Sarah Ogilvie

Historical dictionaries depend on quotations to exemplify how a word is used over time. An unsung hero of Australian lexicography, who contributed more than 100,000 quotations to the Australian National Dictionary (AND) and Oxford English Dictionary (OED) over a period of thirty years, died two years ago this month. Mr Chris Collier of Brisbane had spent every day since the mid-1970s combing the Courier-Mail newspaper for new words and new senses of words, which he then glued to 4 × 6 slips and sent to the Australian National Dictionary Centre (ANDC). Extremely private, he only provided us with a PO Box address. In many ways, he was a modern-day Dr Minor (1834–1920), the nineteenth-century contributor to the OED whose fascinating life is described in Simon Winchester’s The Surgeon of Crowthorne (1998).

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When the ALP conference voted to amend the party platform on same-sex marriage at the end of last year, there was a flurry of debate in magazines, newspapers, and online. The platform now states: ‘Labor will amend the Marriage Act to ensure equal access to marriage under statute for all adult couples irrespective of sex who have a mutual commitment to a shared life.’ For lexicographers, this event meant that the word marriage appeared in Australian sources with greater frequency than ever – and with a greater variation of meanings. Whatever the word’s official definition in Australian law or in the minds of those opposed to the notion, suddenly there was an abundance of evidence that Australians were using the word marriage to refer to the union of two people regardless of sex, and that eventually this would have implications for the definition of the word in all our dictionaries. In addition to new expressions such as marriage equality, there were also new senses of old words such as marry, husband, wedding, widow, widower, and wife.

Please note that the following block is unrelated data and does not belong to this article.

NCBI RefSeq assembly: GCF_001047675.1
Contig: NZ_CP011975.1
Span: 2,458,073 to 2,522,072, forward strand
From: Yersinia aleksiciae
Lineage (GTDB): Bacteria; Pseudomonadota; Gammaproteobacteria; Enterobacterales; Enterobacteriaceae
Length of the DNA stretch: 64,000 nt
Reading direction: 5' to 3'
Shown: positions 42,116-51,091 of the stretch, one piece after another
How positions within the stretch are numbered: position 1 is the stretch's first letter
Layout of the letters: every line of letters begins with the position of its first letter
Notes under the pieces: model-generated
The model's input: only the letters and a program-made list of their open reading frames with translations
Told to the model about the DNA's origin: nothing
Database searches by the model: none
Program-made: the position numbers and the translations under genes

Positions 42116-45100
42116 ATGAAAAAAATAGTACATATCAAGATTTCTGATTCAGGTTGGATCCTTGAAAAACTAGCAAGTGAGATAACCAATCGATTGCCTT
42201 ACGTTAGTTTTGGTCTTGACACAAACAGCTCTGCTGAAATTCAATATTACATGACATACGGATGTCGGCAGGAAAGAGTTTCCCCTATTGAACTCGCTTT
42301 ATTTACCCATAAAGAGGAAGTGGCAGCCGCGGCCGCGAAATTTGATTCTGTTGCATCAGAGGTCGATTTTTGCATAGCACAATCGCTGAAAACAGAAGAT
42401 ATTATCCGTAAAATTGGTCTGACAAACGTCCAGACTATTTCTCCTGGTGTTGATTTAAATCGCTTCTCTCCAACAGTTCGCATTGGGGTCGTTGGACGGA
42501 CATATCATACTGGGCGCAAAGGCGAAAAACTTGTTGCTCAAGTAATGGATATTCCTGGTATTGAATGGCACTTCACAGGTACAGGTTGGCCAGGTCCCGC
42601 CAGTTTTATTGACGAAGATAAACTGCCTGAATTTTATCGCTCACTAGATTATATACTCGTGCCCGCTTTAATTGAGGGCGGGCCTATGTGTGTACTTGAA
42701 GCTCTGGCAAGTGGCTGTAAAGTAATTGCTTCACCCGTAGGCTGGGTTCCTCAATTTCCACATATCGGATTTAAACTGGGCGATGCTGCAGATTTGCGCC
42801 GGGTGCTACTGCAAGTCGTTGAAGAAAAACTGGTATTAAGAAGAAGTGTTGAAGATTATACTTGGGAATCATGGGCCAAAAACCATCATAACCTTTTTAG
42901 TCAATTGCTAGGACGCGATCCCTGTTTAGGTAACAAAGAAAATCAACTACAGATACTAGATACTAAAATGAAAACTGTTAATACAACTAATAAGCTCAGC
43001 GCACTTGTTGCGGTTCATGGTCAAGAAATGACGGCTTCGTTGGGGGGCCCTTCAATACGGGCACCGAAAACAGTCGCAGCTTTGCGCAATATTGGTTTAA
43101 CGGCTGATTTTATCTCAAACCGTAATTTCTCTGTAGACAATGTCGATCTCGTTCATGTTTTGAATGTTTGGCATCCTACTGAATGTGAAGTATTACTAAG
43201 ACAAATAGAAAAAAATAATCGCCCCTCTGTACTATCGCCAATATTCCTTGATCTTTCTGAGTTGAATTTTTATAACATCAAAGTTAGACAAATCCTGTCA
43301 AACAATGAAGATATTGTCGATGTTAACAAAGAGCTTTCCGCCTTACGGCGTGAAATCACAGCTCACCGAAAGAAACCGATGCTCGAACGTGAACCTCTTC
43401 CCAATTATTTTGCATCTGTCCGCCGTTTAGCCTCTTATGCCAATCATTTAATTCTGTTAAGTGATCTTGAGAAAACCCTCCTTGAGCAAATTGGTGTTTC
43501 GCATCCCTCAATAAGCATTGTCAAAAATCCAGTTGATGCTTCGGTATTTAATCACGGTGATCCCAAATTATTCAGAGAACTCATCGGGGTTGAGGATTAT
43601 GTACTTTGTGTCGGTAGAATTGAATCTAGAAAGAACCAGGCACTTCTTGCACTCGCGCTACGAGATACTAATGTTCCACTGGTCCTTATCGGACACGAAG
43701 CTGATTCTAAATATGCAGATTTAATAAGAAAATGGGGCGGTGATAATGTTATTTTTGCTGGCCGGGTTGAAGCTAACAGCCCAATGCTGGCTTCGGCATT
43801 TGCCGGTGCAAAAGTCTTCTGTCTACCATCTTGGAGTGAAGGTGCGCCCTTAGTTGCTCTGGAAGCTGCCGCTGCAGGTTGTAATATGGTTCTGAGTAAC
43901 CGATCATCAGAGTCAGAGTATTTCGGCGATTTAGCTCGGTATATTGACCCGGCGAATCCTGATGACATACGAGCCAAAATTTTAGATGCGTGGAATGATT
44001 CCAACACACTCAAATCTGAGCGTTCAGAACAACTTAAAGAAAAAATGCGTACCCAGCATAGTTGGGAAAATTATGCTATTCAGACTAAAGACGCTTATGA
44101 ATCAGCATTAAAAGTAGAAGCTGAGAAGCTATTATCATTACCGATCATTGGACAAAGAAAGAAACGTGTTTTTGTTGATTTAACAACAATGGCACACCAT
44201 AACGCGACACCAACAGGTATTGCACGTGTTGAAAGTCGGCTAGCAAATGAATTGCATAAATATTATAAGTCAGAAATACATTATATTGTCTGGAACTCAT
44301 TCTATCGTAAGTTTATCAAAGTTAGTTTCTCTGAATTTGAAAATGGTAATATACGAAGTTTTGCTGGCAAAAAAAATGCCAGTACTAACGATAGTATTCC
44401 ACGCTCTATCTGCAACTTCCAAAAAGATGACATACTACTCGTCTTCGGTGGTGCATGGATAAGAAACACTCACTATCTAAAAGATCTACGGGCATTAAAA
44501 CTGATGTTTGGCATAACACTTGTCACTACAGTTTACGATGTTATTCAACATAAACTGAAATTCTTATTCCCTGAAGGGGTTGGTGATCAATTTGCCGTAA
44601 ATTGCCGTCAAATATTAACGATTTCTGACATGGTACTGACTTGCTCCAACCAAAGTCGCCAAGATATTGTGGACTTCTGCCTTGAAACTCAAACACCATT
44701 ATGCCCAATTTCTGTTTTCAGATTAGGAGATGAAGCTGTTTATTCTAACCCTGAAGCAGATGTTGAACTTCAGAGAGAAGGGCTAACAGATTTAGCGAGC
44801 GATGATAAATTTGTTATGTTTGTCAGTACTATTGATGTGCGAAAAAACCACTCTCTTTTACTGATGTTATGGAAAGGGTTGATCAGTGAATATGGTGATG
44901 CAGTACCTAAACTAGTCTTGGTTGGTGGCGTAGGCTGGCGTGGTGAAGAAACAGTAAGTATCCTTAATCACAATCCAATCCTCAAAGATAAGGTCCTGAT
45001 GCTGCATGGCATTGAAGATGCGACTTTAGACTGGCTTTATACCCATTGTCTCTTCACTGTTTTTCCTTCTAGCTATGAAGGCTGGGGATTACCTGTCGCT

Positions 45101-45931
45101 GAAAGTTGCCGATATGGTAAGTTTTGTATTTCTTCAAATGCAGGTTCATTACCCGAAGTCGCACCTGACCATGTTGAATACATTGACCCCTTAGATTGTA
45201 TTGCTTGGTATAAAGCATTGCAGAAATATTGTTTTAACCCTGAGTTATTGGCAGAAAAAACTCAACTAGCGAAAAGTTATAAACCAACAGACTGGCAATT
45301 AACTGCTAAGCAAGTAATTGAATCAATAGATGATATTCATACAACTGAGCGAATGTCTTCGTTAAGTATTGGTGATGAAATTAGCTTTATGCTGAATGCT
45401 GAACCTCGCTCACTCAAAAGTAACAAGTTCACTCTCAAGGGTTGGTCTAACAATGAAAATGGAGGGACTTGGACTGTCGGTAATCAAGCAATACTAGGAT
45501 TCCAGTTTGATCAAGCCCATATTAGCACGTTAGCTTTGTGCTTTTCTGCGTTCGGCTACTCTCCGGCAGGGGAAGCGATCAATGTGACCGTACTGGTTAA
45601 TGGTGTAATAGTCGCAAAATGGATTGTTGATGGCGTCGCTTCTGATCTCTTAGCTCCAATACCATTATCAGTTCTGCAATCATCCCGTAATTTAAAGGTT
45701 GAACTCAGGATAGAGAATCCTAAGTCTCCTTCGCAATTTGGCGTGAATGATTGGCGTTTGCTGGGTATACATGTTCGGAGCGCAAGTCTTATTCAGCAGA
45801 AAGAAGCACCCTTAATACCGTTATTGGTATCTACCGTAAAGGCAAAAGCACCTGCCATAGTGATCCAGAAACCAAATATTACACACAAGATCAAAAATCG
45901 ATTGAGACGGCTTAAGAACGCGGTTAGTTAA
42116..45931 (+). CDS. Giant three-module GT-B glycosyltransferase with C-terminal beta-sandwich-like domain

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A few years ago, Peter Austin and David Nathan, two Australian linguists working at the School of African and Oriental Studies in London, discovered that their dictionary of Kamilaroi, an Aboriginal language of New South Wales, was for sale on Amazon. The only problem was that they had not put it there and it had someone else’s name on it. Philip M. Parker, having found their Kamilaroi/Gamilaraay Web Dictionary on the Internet, repackaged it, listed himself as author, published it through his own company (ICON Group International), and offered it for sale on Amazon as part of his Webster’s Dictionary series (the ‘Webster’s’ name has been in the public domain since 1910, so there are thousands of Webster’s dictionaries from various publishers). Parker has published more than 1400 of these ‘parasitic dictionaries’ of languages such as Bemba, French, Portuguese, Samoan, Hmong, Uyghur, Fijian, and Saami.

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Every day for the past few months, the Sydney linguist Michael Walsh has been sitting in the Mitchell Library poring over old manuscripts. He is extracting old wordlists of Aboriginal languages from the library’s rich collection of early British settler diaries, missionary field notes, and unpublished historical documents for a project funded by the State Library of New South Wales and Rio Tinto. This week, Michael sent me twelve scanned pages of a leather-bound diary he discovered which belonged to Richard Tester, who had recorded his daily adventures in 1860, travelling overland from Kerkaraboo on the Wakefield River to Melbourne and the goldfields.

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We are on the verge of another revolution in dictionary-making. Since the seventeenth century there have been three major revolutions in lexicographic practice. In 1604 Robert Cawdrey produced the first monolingual English dictionary, which was – radically – arranged alphabetically. In the middle of the eighteenth century, Samuel Johnson employed literary citations to illustrate the meaning of the words in his dictionary. And in the nineteenth century, James Murray began to produce the first great historical dictionary, tracking the use of a word over time, and extended the making of dictionaries beyond his Scriptorium of lexicographers working in Oxford by calling on contributions from around the globe. This was an enormous undertaking, and the first edition of the Oxford English Dictionary (OED), begun in 1859, was not completed until 1928 (the second edition followed in 1989, and the third edition, published quarterly online, was begun in 2000).

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